It is early, still the darkest of the dark.
And already I have killed (in exasperation)
two mosquitoes and (inadvertently)
All the same, the sun will rise
in its sweeps of pink and red clouds.
Not for me does it rise and not in haste does it rise
but step by step, neither
with exasperation nor inadvertently, and not with
any intended attention to
any one thing, but to all, like a god
That takes its instructions from another, even greater,
whose name, even, we do not know. The one
that made the mosquito, and the spider; the one
that made me as I am: easy to exasperation, then penitent.
I have recently been watching bit and pieces of various programs about the nature of the universe. My spouse is doing a sermon series on this topic, so I join him in his musings.
Just last night we watched Brian Greene's "The Elegant Universe," that shows us the universe through the lens of mathematics and physics. Last week I saw bits part of the series, "Cosmos" starring Carl Sagan. I never watched it when it first came out in the 1980's. As I see it now, I marvel how the words spoken there reveal to our kind how much the suns are like gods. They are such a miracle in a vast ocean of mystery, and they bring so much life. We are so small compared to the billions and billions of stars in the universe. Yet, knowing this, we grow large and beautiful, for we are made of star dust. We are stars.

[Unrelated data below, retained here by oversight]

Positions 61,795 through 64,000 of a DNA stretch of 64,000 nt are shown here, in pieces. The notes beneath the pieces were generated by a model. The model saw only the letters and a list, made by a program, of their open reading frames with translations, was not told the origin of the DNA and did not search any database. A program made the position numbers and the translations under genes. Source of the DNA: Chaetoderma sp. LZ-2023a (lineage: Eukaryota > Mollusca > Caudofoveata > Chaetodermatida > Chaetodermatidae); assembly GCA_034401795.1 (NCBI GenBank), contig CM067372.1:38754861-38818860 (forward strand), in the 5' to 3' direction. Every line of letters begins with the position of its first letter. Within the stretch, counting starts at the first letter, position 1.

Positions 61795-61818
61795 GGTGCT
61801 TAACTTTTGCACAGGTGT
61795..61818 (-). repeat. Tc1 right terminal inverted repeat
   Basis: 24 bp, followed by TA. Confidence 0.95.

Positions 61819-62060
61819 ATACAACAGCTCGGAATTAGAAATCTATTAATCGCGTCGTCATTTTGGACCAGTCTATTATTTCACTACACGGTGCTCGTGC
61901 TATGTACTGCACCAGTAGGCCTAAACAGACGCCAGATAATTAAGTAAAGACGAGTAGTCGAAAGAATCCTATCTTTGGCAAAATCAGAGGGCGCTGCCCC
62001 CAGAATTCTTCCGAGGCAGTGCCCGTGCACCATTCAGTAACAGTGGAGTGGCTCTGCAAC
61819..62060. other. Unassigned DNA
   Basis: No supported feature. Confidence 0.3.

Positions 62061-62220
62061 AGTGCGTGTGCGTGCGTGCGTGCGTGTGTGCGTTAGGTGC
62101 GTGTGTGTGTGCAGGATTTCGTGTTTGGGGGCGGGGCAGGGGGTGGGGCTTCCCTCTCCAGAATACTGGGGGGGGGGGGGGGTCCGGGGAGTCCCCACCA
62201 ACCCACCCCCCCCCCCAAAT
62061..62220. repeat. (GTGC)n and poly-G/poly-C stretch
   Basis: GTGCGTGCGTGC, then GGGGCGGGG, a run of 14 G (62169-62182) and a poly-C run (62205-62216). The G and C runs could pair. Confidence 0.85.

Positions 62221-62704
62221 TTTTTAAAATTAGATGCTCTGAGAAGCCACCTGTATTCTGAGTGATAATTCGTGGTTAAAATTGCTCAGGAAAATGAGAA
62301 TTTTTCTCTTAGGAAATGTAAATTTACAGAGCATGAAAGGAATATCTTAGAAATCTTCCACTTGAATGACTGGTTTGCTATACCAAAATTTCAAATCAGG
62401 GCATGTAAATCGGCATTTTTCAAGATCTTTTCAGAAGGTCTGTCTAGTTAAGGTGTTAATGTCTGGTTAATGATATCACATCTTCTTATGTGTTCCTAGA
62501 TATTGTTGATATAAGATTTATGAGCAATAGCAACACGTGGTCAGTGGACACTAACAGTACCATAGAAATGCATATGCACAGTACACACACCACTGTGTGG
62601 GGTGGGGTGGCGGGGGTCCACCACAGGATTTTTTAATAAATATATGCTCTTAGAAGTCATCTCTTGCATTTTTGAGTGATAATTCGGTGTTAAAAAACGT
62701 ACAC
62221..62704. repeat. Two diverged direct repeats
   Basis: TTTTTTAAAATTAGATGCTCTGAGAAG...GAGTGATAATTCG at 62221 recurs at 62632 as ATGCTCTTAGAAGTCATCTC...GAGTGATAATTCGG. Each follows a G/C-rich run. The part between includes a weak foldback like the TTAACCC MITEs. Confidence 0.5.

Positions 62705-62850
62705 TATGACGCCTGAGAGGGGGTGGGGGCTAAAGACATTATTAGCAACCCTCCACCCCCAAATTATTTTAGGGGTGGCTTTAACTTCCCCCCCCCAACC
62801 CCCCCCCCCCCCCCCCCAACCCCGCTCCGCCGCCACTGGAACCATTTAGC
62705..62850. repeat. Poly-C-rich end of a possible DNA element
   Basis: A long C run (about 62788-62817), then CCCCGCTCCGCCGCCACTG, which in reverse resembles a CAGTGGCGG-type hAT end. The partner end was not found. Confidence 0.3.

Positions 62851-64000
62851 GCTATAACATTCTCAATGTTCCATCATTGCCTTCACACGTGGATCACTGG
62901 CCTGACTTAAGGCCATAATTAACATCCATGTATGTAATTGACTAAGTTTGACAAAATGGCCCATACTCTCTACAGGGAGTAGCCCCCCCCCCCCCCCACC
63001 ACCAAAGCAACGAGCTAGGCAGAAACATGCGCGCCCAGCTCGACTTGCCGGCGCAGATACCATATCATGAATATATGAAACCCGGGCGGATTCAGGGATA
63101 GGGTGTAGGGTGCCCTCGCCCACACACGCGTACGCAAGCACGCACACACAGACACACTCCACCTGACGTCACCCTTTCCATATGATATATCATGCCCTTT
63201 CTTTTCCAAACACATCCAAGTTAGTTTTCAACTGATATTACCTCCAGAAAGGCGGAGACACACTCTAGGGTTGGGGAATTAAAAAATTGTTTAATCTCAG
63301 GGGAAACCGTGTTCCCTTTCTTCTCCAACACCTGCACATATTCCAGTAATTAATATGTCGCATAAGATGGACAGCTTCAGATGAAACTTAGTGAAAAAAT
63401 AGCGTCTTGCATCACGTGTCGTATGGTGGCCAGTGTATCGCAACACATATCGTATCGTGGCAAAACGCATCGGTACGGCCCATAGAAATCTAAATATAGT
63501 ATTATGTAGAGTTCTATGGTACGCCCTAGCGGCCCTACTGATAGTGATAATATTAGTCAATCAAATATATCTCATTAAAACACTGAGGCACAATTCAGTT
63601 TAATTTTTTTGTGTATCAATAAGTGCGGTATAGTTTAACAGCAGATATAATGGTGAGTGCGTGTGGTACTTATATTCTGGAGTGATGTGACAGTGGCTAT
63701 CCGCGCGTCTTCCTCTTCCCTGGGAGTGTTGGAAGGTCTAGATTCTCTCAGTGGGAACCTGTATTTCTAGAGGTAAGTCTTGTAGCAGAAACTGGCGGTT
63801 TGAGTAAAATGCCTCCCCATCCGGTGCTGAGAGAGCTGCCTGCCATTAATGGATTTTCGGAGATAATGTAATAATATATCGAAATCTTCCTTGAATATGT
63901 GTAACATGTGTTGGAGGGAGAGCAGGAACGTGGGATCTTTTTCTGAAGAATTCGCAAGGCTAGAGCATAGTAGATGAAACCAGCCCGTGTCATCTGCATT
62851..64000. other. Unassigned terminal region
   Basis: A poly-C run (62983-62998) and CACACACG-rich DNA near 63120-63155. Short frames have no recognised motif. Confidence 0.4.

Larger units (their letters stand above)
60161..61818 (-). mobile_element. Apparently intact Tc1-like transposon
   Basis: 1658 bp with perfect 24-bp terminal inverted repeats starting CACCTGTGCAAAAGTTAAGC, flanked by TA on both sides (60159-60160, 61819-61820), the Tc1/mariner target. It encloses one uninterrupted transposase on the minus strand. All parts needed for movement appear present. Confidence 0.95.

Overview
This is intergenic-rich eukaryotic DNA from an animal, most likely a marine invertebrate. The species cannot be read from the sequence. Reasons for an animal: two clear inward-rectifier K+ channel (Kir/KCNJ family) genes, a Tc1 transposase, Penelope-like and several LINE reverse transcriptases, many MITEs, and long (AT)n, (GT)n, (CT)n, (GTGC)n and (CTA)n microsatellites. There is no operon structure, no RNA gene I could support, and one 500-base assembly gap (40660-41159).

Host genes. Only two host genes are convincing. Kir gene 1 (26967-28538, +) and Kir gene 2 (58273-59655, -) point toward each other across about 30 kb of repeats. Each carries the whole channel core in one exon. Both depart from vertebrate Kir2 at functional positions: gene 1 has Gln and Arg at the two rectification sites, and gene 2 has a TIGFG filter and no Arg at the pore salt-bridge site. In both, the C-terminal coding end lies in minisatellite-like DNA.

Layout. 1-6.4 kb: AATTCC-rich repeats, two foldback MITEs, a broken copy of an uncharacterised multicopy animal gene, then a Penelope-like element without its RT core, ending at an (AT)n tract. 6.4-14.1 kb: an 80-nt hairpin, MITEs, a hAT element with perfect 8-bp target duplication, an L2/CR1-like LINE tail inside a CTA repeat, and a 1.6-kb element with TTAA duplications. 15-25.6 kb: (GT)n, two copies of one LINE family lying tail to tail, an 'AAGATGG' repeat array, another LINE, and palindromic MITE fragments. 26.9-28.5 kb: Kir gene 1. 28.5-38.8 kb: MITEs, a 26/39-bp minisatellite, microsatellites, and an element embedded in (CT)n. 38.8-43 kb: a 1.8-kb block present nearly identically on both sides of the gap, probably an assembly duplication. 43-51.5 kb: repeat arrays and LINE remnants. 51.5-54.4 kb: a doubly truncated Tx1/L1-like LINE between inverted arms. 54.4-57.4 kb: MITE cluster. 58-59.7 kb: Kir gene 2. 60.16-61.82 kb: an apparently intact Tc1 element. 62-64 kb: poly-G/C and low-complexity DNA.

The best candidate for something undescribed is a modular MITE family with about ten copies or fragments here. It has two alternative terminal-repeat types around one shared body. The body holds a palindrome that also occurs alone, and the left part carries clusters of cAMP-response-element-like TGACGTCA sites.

Carl Sagan produced a fictional movie and book, "Contact," which is about how humans are stars, and also so childlike and fallible. In this mix, always, is the awe and wonder of existence. It is in my top ten favorite movies because the beauty there and the possibility of healing calls me to my better self. Towards the end of the movie when the main character is hurtling towards other galaxies, she looks out on the birth and death of stars and says, "They should have sent a poet."
Well, they did. The universe sent us Mary. She calls me to my better self this morning.
What is the universe to you?